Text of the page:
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Home News Saskatchewan WCB report shows increase in workplace deaths in 2018

Saskatchewan WCB report shows increase in workplace deaths in 2018

Saskatchewan WCB report shows increase in workplace deaths in 2018
Herald file photo.

The number of workplace fatalities jumped by 78 per cent in 2018 according to the latest numbers released by the Saskatchewan Workers’ Compensation Board (WCB).

Figures released on Thursday show there were 48 workplace fatalities in Saskatchewan in 2019, well above the 27 fatalities in 2017.  Saskatchewan has averaged 37 annual workplace fatalities over the last 15 years.

WCB CEO Peter Federko said it’s disheartening to see such a high number of fatalities in 2018, especially since 2017 marked the smallest number of deaths over the past 15 years.

“This is devastating for our province,” Federko said in a media release. “Behind every statistic is a loved one who will never come home to their family. The impact of losing someone dear to us is devastating.”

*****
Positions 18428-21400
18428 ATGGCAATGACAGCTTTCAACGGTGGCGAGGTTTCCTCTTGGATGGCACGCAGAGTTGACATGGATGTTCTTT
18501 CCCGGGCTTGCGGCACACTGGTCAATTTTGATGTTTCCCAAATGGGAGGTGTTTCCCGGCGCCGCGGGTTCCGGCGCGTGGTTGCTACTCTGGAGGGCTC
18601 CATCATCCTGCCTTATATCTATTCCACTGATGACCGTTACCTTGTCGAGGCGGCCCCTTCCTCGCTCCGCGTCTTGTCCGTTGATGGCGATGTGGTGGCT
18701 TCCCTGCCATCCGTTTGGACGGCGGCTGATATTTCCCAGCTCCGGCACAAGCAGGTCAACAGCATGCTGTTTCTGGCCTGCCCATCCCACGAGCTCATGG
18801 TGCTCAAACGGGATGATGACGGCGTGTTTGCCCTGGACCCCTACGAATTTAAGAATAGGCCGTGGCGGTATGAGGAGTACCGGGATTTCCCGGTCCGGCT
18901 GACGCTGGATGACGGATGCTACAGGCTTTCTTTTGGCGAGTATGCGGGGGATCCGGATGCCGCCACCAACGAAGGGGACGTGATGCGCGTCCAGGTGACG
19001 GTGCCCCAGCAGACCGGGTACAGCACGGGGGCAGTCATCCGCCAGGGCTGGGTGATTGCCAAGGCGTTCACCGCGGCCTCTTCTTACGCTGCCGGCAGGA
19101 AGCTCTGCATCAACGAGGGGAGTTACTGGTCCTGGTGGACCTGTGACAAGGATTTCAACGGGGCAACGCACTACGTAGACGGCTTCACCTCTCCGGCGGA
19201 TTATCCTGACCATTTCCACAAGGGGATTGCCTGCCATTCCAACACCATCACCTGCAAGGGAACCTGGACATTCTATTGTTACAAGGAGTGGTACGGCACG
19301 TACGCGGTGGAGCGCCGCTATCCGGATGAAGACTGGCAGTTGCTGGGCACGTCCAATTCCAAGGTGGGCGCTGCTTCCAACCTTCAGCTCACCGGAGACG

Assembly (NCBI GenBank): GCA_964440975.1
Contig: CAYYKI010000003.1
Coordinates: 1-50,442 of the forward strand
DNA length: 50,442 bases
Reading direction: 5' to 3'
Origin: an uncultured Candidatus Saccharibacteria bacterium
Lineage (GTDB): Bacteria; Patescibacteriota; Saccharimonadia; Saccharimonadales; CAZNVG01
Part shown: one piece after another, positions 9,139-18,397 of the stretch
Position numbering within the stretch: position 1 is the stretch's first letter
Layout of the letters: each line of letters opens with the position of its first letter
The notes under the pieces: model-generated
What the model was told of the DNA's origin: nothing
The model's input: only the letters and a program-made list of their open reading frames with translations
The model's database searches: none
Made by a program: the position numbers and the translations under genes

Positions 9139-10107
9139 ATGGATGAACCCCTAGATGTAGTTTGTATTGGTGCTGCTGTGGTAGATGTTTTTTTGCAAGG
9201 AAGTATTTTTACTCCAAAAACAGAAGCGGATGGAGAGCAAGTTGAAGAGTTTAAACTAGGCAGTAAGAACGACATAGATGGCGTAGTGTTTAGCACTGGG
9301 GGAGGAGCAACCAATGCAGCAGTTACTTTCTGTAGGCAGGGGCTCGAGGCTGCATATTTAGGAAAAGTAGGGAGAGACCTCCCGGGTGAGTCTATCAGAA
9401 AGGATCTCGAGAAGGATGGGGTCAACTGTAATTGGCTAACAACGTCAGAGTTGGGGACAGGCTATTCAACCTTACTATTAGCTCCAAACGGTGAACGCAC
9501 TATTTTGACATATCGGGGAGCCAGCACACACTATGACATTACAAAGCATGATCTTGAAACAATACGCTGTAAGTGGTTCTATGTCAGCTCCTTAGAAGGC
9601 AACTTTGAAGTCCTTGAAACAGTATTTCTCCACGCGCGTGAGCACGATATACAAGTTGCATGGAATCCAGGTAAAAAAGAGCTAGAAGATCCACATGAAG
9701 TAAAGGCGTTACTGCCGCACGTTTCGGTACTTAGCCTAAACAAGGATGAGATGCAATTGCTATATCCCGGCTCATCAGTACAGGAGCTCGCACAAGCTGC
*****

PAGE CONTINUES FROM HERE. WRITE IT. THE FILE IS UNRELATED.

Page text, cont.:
Federko added that the WCB plans to partner with the University of Regina and University of Saskatchewan on multiple research projects to help decrease the number of workplace deaths.

The top causes of death were occupational diseases and motor vehicle collisions.

The number of workplace injuries also rose, but only slightly. Saskatchewan’s injury rate was 5.44 per 100 workers in 2018, a 3.6 per cent increase over the year before. Total accepted claims also increased from 22,247 in 2017 to 22,371 in 2018, although the total number of workers covered decreased from 423,527 to 410,600. The amount of time lost to injury also increased slightly.

All this was despite the fact that 88 per cent of Saskatchewan workplaces had zero injuries or fatalities in 2018.

“This is a development we must address immediately and it will mean working together to ensure our workplace remain safe,” WCB vice-president of Prevention and Employment Services Phil Germain said in the media release. “All of us from individuals to organizations to leadership need to take part in ensuring our injury rates do not increase further.”